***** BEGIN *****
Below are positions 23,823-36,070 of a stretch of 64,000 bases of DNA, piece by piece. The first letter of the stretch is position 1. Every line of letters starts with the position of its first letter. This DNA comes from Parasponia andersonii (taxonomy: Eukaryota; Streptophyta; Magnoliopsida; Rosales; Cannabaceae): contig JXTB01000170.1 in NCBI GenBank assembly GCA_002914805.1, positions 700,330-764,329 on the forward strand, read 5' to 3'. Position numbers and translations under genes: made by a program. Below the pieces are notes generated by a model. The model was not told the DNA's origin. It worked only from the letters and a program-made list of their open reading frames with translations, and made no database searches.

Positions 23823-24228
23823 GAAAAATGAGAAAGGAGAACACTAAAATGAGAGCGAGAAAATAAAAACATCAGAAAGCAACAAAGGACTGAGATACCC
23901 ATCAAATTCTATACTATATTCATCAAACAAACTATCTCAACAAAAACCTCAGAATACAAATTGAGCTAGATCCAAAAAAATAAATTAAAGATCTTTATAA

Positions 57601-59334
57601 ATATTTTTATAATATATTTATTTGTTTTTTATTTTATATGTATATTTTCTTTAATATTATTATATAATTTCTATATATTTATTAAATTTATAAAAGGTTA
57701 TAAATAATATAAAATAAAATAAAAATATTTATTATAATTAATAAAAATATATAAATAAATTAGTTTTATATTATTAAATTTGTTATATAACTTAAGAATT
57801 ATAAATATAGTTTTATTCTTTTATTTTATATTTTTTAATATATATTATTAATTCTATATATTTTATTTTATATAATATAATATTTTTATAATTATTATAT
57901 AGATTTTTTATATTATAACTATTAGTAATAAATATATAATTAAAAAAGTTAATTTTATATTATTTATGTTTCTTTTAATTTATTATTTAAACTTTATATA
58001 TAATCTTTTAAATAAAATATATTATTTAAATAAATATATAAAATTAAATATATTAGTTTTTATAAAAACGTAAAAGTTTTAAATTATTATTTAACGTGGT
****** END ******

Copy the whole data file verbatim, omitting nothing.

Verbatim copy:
Below are positions 23,823-36,070 of a stretch of 64,000 bases of DNA, piece by piece. The first letter of the stretch is position 1. Every line of letters starts with the position of its first letter. This DNA comes from Parasponia andersonii (taxonomy: Eukaryota; Streptophyta; Magnoliopsida; Rosales; Cannabaceae): contig JXTB01000170.1 in NCBI GenBank assembly GCA_002914805.1, positions 700,330-764,329 on the forward strand, read 5' to 3'. Position numbers and translations under genes: made by a program. Below the pieces are notes generated by a model. The model was not told the DNA's origin. It worked only from the letters and a program-made list of their open reading frames with translations, and made no database searches.

Positions 23823-24228
23823 GAAAAATGAGAAAGGAGAACACTAAAATGAGAGCGAGAAAATAAAAACATCAGAAAGCAACAAAGGACTGAGATACCC
23901 ATCAAATTCTATACTATATTCATCAAACAAACTATCTCAACAAAAACCTCAGAATACAAATTGAGCTAGATCCAAAAAAATAAATTAAAGATCTTTATAA

Positions 57601-59334
57601 ATATTTTTATAATATATTTATTTGTTTTTTATTTTATATGTATATTTTCTTTAATATTATTATATAATTTCTATATATTTATTAAATTTATAAAAGGTTA
57701 TAAATAATATAAAATAAAATAAAAATATTTATTATAATTAATAAAAATATATAAATAAATTAGTTTTATATTATTAAATTTGTTATATAACTTAAGAATT
57801 ATAAATATAGTTTTATTCTTTTATTTTATATTTTTTAATATATATTATTAATTCTATATATTTTATTTTATATAATATAATATTTTTATAATTATTATAT
57901 AGATTTTTTATATTATAACTATTAGTAATAAATATATAATTAAAAAAGTTAATTTTATATTATTTATGTTTCTTTTAATTTATTATTTAAACTTTATATA
58001 TAATCTTTTAAATAAAATATATTATTTAAATAAATATATAAAATTAAATATATTAGTTTTTATAAAAACGTAAAAGTTTTAAATTATTATTTAACGTGGT